The role of the shaman in a tribe or community is to intercede between people and the spirit world, seeking solutions to problems in alternate dimensions. The majority of his or her time will be spent in the world of spirits, with advice and guidance learned there impacting on the life of the community. The shaman is 'called', often after a period of physical or nervous illness, to the role of mediator and healer; shamanism is closely allied to the native American 'medicine man'. The key difference is that whilst shamans believe that they enter another world to communicate with spirits, they do not possess nor become possessed by those spirits unlike other, similar religions. Shamans are also guardians of the oral tradition, passing on local songs and stories, fortune tellers and guides of deceased souls. In some cultures these roles are divided among several spiritual leaders, whilst elsewhere one individual may take on all responsibilities.
Believers in shamanism divide creatures into animals of the Sky, Earth and Underworld according to their place among trees and air, on the ground or beneath the water. Some shamanistic belief systems involve sacrifice, with the souls of animals acting for the good of the people by attracting other game to the locality. Animals also act as symbols, messengers and spirit guides within the physical and spiritual world, and can aid with the reading of the future and identification of right actions. Similarly, the shaman could connect with the soul of an unborn child to cure infertility in women.
Shamans follow strict diets appropriate to their culture, and whilst some can induce a trancelike state independently, others employ plant-based drugs including cannabis, mushrooms, tobacco, fly agaric, deadly nightshade and opium to reach the spirit world. These drugs are known as entheogens; 'that which causes god to be within an individual'. The spirit journeys are seen as a form of hysteria, but are distinct in that the shaman retains a high degree of control over the experience. By learning to channel their hysteria, many shamans cure pre-existing nervous conditions through adopting their vocation.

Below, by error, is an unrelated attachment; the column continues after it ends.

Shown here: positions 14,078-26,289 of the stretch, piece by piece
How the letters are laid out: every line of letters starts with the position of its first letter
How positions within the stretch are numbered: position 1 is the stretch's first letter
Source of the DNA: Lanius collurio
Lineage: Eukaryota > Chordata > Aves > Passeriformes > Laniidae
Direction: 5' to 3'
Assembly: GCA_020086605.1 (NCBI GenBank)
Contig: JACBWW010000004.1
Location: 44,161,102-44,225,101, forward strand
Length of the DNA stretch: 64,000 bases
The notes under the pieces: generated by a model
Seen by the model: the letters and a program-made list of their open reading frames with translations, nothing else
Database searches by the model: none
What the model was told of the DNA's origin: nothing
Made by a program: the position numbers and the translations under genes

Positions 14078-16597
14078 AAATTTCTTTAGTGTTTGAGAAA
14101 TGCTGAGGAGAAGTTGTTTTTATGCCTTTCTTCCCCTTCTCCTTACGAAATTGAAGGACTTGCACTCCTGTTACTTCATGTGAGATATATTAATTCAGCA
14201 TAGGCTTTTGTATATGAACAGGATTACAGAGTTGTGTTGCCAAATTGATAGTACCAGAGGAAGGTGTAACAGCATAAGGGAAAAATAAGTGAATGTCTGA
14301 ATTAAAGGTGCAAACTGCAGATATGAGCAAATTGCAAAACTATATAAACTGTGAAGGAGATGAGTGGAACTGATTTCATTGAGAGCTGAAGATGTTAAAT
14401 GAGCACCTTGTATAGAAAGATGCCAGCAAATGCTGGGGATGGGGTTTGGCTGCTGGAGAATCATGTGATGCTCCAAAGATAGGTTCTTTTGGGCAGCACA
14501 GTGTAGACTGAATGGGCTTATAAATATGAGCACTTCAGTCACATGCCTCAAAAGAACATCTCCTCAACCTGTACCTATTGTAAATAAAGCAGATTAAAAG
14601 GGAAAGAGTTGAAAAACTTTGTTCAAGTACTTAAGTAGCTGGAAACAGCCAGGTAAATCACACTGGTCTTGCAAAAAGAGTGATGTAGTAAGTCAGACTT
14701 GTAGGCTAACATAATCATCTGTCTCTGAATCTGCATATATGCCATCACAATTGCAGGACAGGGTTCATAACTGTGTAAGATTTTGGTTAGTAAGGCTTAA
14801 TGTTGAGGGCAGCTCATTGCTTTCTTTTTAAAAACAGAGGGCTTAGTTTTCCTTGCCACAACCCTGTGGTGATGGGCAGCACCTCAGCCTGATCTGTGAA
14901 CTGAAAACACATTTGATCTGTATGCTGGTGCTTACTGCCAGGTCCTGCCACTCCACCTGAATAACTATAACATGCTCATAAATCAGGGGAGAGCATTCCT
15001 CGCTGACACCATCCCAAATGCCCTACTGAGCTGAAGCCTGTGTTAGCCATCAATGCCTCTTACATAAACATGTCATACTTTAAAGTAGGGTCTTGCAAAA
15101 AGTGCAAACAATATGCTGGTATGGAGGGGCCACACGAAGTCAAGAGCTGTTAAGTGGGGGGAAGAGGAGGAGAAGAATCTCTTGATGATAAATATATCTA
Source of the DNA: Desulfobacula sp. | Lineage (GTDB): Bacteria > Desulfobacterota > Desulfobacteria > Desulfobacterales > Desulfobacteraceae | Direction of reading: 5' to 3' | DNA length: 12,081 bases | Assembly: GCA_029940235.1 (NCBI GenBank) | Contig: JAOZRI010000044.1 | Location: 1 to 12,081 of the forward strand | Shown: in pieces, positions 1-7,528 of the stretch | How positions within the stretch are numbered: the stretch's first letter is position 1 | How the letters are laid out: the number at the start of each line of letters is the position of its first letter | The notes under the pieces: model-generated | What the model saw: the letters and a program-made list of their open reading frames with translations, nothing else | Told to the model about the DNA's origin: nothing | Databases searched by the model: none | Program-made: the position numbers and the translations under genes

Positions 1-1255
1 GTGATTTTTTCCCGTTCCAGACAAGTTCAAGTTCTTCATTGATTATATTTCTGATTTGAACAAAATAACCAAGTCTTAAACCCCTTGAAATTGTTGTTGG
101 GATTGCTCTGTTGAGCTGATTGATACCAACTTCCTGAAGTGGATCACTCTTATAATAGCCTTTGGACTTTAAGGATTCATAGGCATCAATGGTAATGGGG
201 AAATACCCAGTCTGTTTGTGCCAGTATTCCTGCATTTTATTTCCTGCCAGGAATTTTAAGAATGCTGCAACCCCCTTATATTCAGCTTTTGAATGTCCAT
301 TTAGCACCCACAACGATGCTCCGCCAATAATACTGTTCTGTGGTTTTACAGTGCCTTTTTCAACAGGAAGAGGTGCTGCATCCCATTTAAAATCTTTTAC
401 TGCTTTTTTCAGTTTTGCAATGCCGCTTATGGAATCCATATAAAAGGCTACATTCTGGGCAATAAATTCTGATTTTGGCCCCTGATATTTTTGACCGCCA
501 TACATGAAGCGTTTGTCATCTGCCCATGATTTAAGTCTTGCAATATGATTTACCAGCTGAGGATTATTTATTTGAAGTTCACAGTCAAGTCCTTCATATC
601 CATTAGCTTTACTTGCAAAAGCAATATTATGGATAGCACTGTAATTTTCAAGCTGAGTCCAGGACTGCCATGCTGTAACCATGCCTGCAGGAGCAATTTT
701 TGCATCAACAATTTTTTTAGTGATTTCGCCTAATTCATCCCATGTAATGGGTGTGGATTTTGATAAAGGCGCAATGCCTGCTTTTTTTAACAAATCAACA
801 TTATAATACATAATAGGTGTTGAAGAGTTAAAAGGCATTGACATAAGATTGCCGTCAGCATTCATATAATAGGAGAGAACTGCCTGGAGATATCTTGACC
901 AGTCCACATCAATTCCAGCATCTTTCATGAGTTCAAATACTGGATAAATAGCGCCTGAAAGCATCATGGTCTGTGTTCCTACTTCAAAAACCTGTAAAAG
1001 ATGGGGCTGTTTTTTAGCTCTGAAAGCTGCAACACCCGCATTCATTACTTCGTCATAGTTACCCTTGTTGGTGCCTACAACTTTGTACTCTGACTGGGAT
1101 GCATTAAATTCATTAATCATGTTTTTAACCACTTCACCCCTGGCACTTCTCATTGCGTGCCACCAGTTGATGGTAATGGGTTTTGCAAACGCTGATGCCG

In order to employ these drugs, shamans often carry smoking pipes; skin drums, rattles and gongs are also commonly used to achieve an altered state of consciousness and travel between worlds. Feathers often form part of the shaman's costume since birds travel in the air, and thus play a role as messengers from the spirit world. The core costume of the Siberian shaman includes a coat, mask, cap and iron plate. The mask is designed to close the eyes to the physical world whilst visiting that of the spirits, other accessories and instruments envelope the shaman in disorienting colour, images and noise which help to increase his impact on observers and to ease them into a semi- hallucinatory state.
Today, shamanism has died out in many areas of the world with former shamans, and followers of the belief system, feeling mocked and embarrassed within modern culture. It survives chiefly among indigenous, isolated peoples, still most notably in Siberia where, although many citizens are registered as Christian or Buddhist, they continue to follow elements of shamanistic beliefs. For example, when the first reindeer is killed on a day of hunting, a carved wooden spirit figure is smeared with its blood to guard the health of the remainder of the herd. There are also, inevitably, individuals claiming to be shamans who are no more than frauds selling worthless oils and medicines. A line of modern, western shamans also offer courses and guidance to individuals wishing to explore shamanism in today's society.
Read texts on shamanism
Identify animal spirits